Acid reflux (or gastro-oesophageal reflux) is when material from the stomach moves upwards into the gullet (or oesophagus). This occurs to a small extent every day in everyone, but when it happens more than usual it can cause symptoms or damage to the gullet, in which case it is termed gastro-oesophageal reflux disease (GORD). Up to 20% of the population suffer from gastro-oesophageal reflux disease. Expert gastroenterologist Dr Philip Woodland explains more...
What are the symptoms of acid reflux?
The main symptoms of gastro-oesophageal reflux disease are heartburn (a burning feeling behind the breastbone) and regurgitation (an unpleasant sensation of material moving upwards behind the breastbone).
Less commonly, GORD can also be responsible for a number of other symptoms including swallowing difficulties, chest pains, abdominal burning, cough, wheeze, sore throat and hoarse voice. Occasionally there are no symptoms at all, so-called 'silent reflux'. A small proportion of patients with GORD are at increased risk of oesophageal cancer.
How is acid reflux caused?
The main reason GORD happens is because of a weakening of the so-called anti-reflux barrier between the stomach and gullet. There are two main components of this barrier: the lower oesophageal sphincter muscle and the diaphragm.
The lower oesophageal sphincter is a muscle at the bottom of the gullet that opens to let food through when you swallow, and then closes to stop stomach contents refluxing back into the gullet. If this muscle is weaker, the person may be more prone to GORD.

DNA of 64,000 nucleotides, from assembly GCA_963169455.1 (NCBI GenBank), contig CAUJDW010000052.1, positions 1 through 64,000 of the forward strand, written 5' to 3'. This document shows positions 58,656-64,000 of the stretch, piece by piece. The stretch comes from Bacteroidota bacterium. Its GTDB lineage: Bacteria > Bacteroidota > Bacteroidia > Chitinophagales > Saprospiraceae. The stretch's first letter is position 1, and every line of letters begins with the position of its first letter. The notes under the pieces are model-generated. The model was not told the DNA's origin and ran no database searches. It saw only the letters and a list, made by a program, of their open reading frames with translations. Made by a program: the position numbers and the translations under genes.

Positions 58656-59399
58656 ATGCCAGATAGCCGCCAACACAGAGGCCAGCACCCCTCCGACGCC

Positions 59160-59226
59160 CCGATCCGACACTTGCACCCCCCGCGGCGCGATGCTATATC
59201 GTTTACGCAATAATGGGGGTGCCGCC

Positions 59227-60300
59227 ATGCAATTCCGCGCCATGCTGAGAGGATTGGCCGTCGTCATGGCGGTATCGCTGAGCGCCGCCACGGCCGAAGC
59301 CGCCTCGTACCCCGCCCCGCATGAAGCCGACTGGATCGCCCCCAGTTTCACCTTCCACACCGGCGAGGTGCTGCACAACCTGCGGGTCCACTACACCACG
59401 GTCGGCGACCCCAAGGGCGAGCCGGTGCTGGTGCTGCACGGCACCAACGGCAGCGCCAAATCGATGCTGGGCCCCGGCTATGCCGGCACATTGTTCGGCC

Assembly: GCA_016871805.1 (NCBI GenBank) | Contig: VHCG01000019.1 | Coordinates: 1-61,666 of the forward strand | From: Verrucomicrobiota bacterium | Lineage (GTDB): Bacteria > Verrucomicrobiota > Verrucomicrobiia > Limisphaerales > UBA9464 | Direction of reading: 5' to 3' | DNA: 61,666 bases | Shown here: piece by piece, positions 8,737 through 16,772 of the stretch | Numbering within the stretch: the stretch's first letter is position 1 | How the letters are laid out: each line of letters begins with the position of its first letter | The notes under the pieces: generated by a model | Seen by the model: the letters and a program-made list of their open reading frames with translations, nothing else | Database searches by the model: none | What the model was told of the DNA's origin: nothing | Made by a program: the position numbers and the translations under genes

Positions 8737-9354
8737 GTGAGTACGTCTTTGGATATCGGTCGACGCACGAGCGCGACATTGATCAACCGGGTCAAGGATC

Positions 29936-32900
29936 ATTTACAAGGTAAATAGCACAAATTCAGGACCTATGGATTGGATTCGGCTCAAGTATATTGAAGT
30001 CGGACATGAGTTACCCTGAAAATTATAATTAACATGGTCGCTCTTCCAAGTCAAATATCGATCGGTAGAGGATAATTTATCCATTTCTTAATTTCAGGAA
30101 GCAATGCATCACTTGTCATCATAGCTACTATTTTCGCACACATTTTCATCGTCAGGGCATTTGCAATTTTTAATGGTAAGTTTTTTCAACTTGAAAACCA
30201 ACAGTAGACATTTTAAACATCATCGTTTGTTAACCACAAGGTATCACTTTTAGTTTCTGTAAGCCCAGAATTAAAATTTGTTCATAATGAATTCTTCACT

The diaphragm is the muscle that separates your chest from your abdominal cavity. This also contracts to prevent reflux.
The lower oesophageal sphincter and diaphragm are usually positioned closely together, and work together to prevent reflux. When they become separated the barrier against reflux is less effective. The most common reason this occurs is when someone has a hiatus hernia. Here, part of the stomach moves above the diaphragm into the chest, and reflux becomes much more likely.
How is acid reflux treated?
- Eating smaller meals - avoiding meals within the 2 hours before bedtime, and avoiding eating or drinking things that make your reflux worse (e.g. alcohol) can help.
- Propping the head on the bed can help night time symptoms - others find that lying on their left side helps.
- There is evidence that stopping smoking can help reflux symptoms.
- Weight loss helps if you are overweight.
For intermittent symptoms, over the counter medications such as an antacid or alginates can be helpful in offering fast relief. For more troublesome symptoms proton pump inhibitor tablets can be needed. These usually require prescription, but are the most effective medications to block acid production in the stomach. They are generally very safe drugs but, as with all medications, can have side-effects and many people take them long term.
Are there any surgical procedures to treat acid reflux?
For some people surgery is a very good option. It is very important that expert opinion is sought before having surgery for reflux disease to ensure the best chance of success.
Surgery can be particularly useful for people who do not want to take medications long term, or have persistence of symptoms (particularly regurgitation) when taking tablets. It usually involves a keyhole operation to fix any hiatus hernia and strengthen the anti-reflux barrier.
In selected people, an endoscopic procedure (Stretta) can be helpful. This is a non-operative procedure that does not involve any cuts or scars. High frequency radiowaves are passed through small needles into the lower oesophageal sphincter muscle, and this results in “bulking” of the muscle and reduction in reflux and symptoms.
If you have any worries regarding acid reflux, see a gastroenterologist.